To my eyes, looking at a blowup of the photo, it looks like the
threads are about 1/2 the width of the holes, which makes the
holes about 0.22 mm square.
With the camera placed about 5 feet from the window, the angle subtended by one hole
would be about 0.22/1524 = 0.000144 radians. The angular
separation of two holes would be about 0.33/1124 = 0.000217 radians.
I could go much farther, I also needed to know how "big" the image of
the lightbulb really was -- that is, I needed to know what angle it
subtended. In principle I could determine that from the photos
I'd taken, but I don't know off hand what the angular width of an image
is on this camera, and I'd need to run some careful tests to find out.
So, I took the direct approach instead. I went out the next
morning and paced off the distance from the window to the lamp post; it
was about 60 paces, or about 150 feet. The bulb is roughly 2
inches in diameter. Dividing out, the angular diameter of the
bulb, viewed from the window, is about 0.00111 radians. The
lightbulb's image is about five times as large as the separation
between two holes -- i.e., if we could see the fabric of the curtain in
figure 3, we would see five threads running each way across the central
bright area of the picture where the lightbulb should be. (And,
not incidentally, the apparent diameter of the bulb is about 1/8 the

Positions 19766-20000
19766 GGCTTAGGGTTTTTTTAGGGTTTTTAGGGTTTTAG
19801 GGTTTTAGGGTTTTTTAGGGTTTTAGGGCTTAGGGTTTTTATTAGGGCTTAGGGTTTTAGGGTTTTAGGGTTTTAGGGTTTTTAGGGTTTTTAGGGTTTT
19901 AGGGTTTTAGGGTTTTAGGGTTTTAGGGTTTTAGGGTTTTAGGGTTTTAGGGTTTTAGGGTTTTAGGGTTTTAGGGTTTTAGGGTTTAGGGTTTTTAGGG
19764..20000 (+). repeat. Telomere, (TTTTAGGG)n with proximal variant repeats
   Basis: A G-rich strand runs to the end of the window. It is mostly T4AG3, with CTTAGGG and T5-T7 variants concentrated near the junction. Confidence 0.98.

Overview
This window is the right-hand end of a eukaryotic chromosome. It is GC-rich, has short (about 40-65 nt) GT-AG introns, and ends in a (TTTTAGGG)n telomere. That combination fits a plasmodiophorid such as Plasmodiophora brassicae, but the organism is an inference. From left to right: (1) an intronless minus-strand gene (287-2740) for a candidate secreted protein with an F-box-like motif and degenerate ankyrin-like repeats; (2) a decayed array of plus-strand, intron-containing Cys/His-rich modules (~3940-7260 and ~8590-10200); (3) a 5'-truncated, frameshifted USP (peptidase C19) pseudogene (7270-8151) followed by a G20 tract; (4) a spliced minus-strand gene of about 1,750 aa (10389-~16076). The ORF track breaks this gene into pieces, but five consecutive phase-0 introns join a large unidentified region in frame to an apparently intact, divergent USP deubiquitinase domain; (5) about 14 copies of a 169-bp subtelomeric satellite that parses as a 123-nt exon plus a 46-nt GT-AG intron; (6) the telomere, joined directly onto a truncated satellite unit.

apparent diameter of the Sun -- consequently, it's likely to produce
far sharper, more visible diffraction and interference patterns than
direct sunlight would.)
The next question which came up is
whether the light passing through one hole in the curtain would
actually spread enough to form an interference pattern with the light
from the neighboring holes. It would spread due to diffraction --
but how much?
From here on I'll be treating the holes as slits
, and assuming that what I've got is two "crossed" grids of slits. The slits are 0.22 mm wide, on 0.33 mm centers.
|Figure 5 -- First null in diffraction pattern:|
want to know the angle at which the first null in the diffraction
pattern cast by a single slit occurs, as this will tell me how wide a
cone the light will spread into after passing through a hole in the
curtain. The first null in the pattern will be the point at which
the light from the middle of the slit exactly cancels the light from
one edge; as we continue on across the slit, each portion cancels the
light from one "half-slit" to the left. This implies that, in figure 5
the path length from the observer to the right edge of the slit must be
exactly 1 wavelength longer than the path to the left edge of the slit.
angles are grossly exaggerated in the figure. In fact, θ is very
small, so the slit width and the separation of the left and right edges
of the "outgoing light" beam can be taken as identical. Let's
define some things:
The first null will therefore be at
the angle subtended by the central maximum in the diffraction pattern
from one hole will be 0.0055 radians, or about five times the apparent
size of the lightbulb. That's more than enough "spread" to allow
for the interference pattern we're seeing.